Cadillac gears up to launch new electric SUV in China
Cadillac is preparing to launch its next electric model in China. The GM brand submitted a registration application for the electric SUV Optiq, which is positioned a class below Cadillac’s only other EV offered in China.
Visually, the familiar Lyriq and the new Optiq are very similar, and both are also based on General Motors’ Ultium platform. Nevertheless, the differences will not be limited to a few centimetres difference in size. According to the registration application submitted to the Chinese authorities, Cadillac is initially planning two single-engine variants for the Optiq, with 150 kW and 180 kW output respectively. The Lyriq built for the Chinese market, on the other hand, is available as a long-range model with a 255 kW electric motor in the rear.
The Optiq’s batteries, whose capacities are not yet known, will be supplied by a joint venture between SAIC and CATL. Production of the Cadillac Optiq is to take place at the SAIC-GM plant in Wuhan. Recently, SAIC-GM had started building its third electric car production plant in Yantai.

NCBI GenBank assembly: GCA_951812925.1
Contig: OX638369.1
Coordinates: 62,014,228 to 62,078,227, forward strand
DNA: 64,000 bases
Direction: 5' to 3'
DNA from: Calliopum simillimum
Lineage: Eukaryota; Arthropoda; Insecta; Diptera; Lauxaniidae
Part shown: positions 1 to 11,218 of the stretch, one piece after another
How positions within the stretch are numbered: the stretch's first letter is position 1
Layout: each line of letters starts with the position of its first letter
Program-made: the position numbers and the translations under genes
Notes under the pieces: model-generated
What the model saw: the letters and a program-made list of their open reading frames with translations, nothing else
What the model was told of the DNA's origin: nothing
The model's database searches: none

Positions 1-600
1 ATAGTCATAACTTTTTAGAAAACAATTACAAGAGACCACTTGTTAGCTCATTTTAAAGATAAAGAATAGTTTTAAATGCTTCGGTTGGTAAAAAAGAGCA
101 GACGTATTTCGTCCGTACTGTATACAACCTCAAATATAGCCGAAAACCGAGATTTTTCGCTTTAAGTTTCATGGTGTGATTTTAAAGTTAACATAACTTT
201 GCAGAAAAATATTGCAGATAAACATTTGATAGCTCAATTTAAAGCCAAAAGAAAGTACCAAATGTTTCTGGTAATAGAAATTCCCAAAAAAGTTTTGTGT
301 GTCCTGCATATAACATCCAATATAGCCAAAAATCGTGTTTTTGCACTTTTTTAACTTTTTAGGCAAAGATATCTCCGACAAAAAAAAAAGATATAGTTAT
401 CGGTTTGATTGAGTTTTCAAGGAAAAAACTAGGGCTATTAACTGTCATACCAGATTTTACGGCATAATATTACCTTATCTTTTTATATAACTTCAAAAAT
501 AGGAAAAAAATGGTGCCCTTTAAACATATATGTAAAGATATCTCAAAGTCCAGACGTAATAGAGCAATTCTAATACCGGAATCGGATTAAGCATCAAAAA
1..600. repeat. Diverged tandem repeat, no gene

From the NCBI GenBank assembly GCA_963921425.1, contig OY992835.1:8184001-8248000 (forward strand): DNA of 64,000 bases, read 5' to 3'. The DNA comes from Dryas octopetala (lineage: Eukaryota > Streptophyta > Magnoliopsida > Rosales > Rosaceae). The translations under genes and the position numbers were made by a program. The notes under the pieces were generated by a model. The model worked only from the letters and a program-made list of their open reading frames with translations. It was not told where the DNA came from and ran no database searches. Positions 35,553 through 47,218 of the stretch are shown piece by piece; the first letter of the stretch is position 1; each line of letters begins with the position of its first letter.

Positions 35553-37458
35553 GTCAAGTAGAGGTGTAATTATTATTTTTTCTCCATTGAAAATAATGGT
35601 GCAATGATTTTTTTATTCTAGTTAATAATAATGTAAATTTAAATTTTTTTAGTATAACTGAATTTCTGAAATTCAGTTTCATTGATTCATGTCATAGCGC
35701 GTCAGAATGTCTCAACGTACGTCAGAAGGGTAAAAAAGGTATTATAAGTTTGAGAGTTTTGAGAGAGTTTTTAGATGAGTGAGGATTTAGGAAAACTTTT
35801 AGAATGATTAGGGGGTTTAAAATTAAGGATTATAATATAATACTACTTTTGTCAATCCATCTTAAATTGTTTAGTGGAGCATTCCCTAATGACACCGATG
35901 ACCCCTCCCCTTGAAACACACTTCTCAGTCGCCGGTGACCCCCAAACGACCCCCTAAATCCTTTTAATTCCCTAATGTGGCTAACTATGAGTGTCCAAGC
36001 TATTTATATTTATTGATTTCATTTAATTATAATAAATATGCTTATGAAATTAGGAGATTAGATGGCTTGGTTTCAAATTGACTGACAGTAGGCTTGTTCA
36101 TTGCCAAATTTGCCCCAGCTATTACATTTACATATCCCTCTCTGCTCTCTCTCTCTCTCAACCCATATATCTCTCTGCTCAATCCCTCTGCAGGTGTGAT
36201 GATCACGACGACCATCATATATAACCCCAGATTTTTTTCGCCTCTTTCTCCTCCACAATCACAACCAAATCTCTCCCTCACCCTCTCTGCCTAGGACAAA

The Optiq will thus be Cadillac’s second electric model for the mass market after the Lyriq, which is also reportedly coming to Europe, but it remains open whether the Lyriq for Europe will be built in China (with CATL batteries) or from the USA (cells from Ultium Cells). At 4.82 metres, the Optiq is about 18 centimetres shorter than the 5.00-metre Lyriq, and the wheelbase is also smaller (2.95 to 3.09 metres).
This makes the Optiq roughly comparable to the Nio ES6 (4.85 metres with 2.91 metres wheelbase) and the recently launched HiPhi Y (4.94 metres long, 2.95 metres wheelbase). The two Chinese models start at prices of around 340,000 yuan, about 42,000 euros – but with well over 200 kW of power. How Cadillac will price its Optiq in this intense competition is not yet known. Since the Lyriq starts at 379,700 yuan, the Optiq will probably be priced well below that.
It is not yet known when exactly the Optiq will be launched in China. The application for inclusion in the vehicle catalogue of the Ministry of Industry and Information Technology (MIIT) is known to be one of the last steps in regulation before the market launch. The catalogue is intended to provide Chinese consumers with neutral information about the products. The public now has until 20 July to provide feedback – after which inclusion in the catalogue will probably take place. Once approval has been granted, it usually takes a few more weeks or months for manufacturers to start selling.